Cisco's Visual Networking Index (VNI) Global Mobile Data Traffic Forecast Update report was released today, indicating that Mobile consumers in North America will use the most mobile data per month than any other country in 2017. By that time, mobile usage in the Asia-Pacific region will push the most data worldwide, using 47.1 percent of all traffic, which will result in an increase of 35 percent from last year.
In 2012, the report shows that smartphone usage on average grew to 81 percent, and for each smartphone, the average amount of data traffic per month in 2012 was 342 MB, up from 189 MB per month in 2011 (in comparison, non-smartphones, such as feature phones, only used 50 percent less, at 6.8 MB per month.)
That number, however, increased to 35 percent usage from 2011, which accounted for a little less at 5 MB data usage per month. Despite smartphones using up a total of 92 percent of data worldwide, feature phones still made up the vast majority of mobile devices on the network at 82 percent, compared to smartphones, which took up only 18 percent of total used devices. While growth rates vary by region, global mobile data traffic grew 70 percent in 2012. Western Europe experienced a fall in data traffic, which ended the year with a growth of 44 percent.
That could be due to several issues and events, such as the implementation of tiered mobile data packages, which ultimately caused some carriers to eliminate unlimited data plans. Tiered mobile data packages were first introduced in 2009 and 2010, of which the majority of mobile users have now been shifted to. Also, it could be the fact that laptops are selling less and more people are relying on mobile devices to carry out their tasks. The report estimates that at the end of 2011, the number of mobile connected laptops in Europe were 33.8 million, and had dropped down to 32.6 million at the end of 2012. Europe, in particular, was the only region to experience a decline, while the remaining regions of the world indicated a flat-to-positive growth.
A third reason would be an increase in the amount of mobile traffic offloaded to the fixed network. To keep their networks high-speed, carriers have often encouraged the offload of traffic onto Wi-Fi networks, and continues a high offload rate around the world. Even though there is a multitude of tablets that use mobile data, mobile data traffic from tablets has largely remained on fixed networks.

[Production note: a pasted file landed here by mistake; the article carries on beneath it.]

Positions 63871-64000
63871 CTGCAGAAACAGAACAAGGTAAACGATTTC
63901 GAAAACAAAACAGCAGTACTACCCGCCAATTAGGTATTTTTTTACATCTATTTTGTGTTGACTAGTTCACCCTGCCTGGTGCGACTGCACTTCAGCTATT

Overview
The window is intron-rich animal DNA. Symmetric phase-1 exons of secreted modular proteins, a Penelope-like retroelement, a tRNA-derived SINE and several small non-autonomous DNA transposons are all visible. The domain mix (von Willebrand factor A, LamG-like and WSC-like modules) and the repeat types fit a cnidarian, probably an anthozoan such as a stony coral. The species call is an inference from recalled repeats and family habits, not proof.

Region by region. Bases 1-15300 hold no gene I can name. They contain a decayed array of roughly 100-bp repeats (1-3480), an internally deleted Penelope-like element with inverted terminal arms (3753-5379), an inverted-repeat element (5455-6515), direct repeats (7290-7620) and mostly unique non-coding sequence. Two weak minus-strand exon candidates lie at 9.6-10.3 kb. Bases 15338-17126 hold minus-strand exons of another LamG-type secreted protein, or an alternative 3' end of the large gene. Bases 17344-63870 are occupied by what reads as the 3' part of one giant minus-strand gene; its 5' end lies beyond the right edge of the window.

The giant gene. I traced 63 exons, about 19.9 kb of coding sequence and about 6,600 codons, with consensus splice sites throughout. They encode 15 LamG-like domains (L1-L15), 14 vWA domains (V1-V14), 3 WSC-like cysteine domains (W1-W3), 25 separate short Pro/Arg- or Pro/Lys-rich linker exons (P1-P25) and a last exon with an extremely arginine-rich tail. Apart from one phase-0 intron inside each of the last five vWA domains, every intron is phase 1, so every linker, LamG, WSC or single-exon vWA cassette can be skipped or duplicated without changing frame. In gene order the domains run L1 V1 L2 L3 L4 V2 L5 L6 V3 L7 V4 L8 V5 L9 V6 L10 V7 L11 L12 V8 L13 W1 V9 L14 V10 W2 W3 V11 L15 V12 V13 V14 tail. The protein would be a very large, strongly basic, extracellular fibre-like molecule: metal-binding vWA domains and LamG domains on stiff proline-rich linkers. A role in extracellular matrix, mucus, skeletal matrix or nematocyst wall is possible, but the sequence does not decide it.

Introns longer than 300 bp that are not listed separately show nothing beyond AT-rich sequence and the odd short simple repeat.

In 2017, the report expects mobile data traffic to grow to 11.2 exabytes (a billion gigabytes) per month, with growth moving at a rate of 66 percent, the report predicts a massive 13-fold increase worldwide. The Asia-Pacific and North America regions will account for almost two-thirds of global mobile traffic by 2017, the Middle East and Africa will experience the highest growth rate of 77 percent, increasing 17.3-fold over the forecast period.
Asia-Pacific will have the second highest rate of 76 percent, increasing 16.9-fold over the forecast period. While Latin America is expected to grow by 67 percent, Central and Eastern Europe are expected to grow 66 percent. Considering those emerging markets with the Middle East and Africa, the report insists that there will be an increasing share of mobile data, from 19 percent in 2012, to 22 percent in 2017.
High-end handsets, tablets, and laptops are said to be the bigger contributors to the higher data usage, due to more content and applications available than some of the low-budget models. A single smartphone can use as much traffic as fifty feature phones. Tablets on the other hand, can run as much traffic as 120 feature phones, while a single laptop can powerhouse as much data traffic as 368 feature phones, according to the report.
On a final note, Cisco mentions its view on the growth of 4G and LTE throughout the forecast period, indicating that the number of 4G connections around the world would reach 992 million in 2017, a sharp increase from 2012, which yielded 60.4 million. Cisco's report indicates that at the end of 2012, only 1 percent of connections worldwide were connected to a 4G network, and that 1 percent pushed 14 percent of total mobile data traffic across the globe. By the time 2017 arrives, Cisco's report expects that 4G connections will take a massive jump to 10 percent, which will shovel out 45 percent of global data traffic.